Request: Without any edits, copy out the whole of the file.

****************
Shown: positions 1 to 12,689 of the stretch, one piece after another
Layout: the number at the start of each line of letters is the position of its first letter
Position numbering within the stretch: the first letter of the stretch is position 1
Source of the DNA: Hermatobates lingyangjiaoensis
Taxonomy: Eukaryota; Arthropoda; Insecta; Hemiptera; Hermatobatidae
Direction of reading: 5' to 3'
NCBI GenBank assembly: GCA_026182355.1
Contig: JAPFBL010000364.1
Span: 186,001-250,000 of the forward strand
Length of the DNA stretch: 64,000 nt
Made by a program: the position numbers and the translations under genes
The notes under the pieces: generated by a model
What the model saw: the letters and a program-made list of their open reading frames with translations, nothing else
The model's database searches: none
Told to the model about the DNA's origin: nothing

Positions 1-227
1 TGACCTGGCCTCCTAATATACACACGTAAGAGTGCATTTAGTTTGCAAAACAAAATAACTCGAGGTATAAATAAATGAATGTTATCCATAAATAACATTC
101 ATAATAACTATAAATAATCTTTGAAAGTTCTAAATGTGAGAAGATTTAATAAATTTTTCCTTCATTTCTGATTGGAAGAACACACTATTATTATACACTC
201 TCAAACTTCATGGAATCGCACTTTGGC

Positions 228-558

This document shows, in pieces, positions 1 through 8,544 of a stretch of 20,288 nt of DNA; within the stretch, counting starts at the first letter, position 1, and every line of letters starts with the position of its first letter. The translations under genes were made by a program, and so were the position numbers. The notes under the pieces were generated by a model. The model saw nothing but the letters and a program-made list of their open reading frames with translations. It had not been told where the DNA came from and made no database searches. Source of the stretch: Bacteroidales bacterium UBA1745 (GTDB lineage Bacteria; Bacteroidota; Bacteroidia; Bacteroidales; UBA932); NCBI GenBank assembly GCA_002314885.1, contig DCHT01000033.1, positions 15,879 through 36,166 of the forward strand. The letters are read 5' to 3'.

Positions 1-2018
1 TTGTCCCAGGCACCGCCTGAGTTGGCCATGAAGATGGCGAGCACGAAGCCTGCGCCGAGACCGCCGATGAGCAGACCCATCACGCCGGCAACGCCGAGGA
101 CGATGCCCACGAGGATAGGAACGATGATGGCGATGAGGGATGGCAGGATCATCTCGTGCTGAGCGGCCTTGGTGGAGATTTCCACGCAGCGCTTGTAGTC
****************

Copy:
Shown: positions 1 to 12,689 of the stretch, one piece after another
Layout: the number at the start of each line of letters is the position of its first letter
Position numbering within the stretch: the first letter of the stretch is position 1
Source of the DNA: Hermatobates lingyangjiaoensis
Taxonomy: Eukaryota; Arthropoda; Insecta; Hemiptera; Hermatobatidae
Direction of reading: 5' to 3'
NCBI GenBank assembly: GCA_026182355.1
Contig: JAPFBL010000364.1
Span: 186,001-250,000 of the forward strand
Length of the DNA stretch: 64,000 nt
Made by a program: the position numbers and the translations under genes
The notes under the pieces: generated by a model
What the model saw: the letters and a program-made list of their open reading frames with translations, nothing else
The model's database searches: none
Told to the model about the DNA's origin: nothing

Positions 1-227
1 TGACCTGGCCTCCTAATATACACACGTAAGAGTGCATTTAGTTTGCAAAACAAAATAACTCGAGGTATAAATAAATGAATGTTATCCATAAATAACATTC
101 ATAATAACTATAAATAATCTTTGAAAGTTCTAAATGTGAGAAGATTTAATAAATTTTTCCTTCATTTCTGATTGGAAGAACACACTATTATTATACACTC
201 TCAAACTTCATGGAATCGCACTTTGGC

Positions 228-558

This document shows, in pieces, positions 1 through 8,544 of a stretch of 20,288 nt of DNA; within the stretch, counting starts at the first letter, position 1, and every line of letters starts with the position of its first letter. The translations under genes were made by a program, and so were the position numbers. The notes under the pieces were generated by a model. The model saw nothing but the letters and a program-made list of their open reading frames with translations. It had not been told where the DNA came from and made no database searches. Source of the stretch: Bacteroidales bacterium UBA1745 (GTDB lineage Bacteria; Bacteroidota; Bacteroidia; Bacteroidales; UBA932); NCBI GenBank assembly GCA_002314885.1, contig DCHT01000033.1, positions 15,879 through 36,166 of the forward strand. The letters are read 5' to 3'.

Positions 1-2018
1 TTGTCCCAGGCACCGCCTGAGTTGGCCATGAAGATGGCGAGCACGAAGCCTGCGCCGAGACCGCCGATGAGCAGACCCATCACGCCGGCAACGCCGAGGA
101 CGATGCCCACGAGGATAGGAACGATGATGGCGATGAGGGATGGCAGGATCATCTCGTGCTGAGCGGCCTTGGTGGAGATTTCCACGCAGCGCTTGTAGTC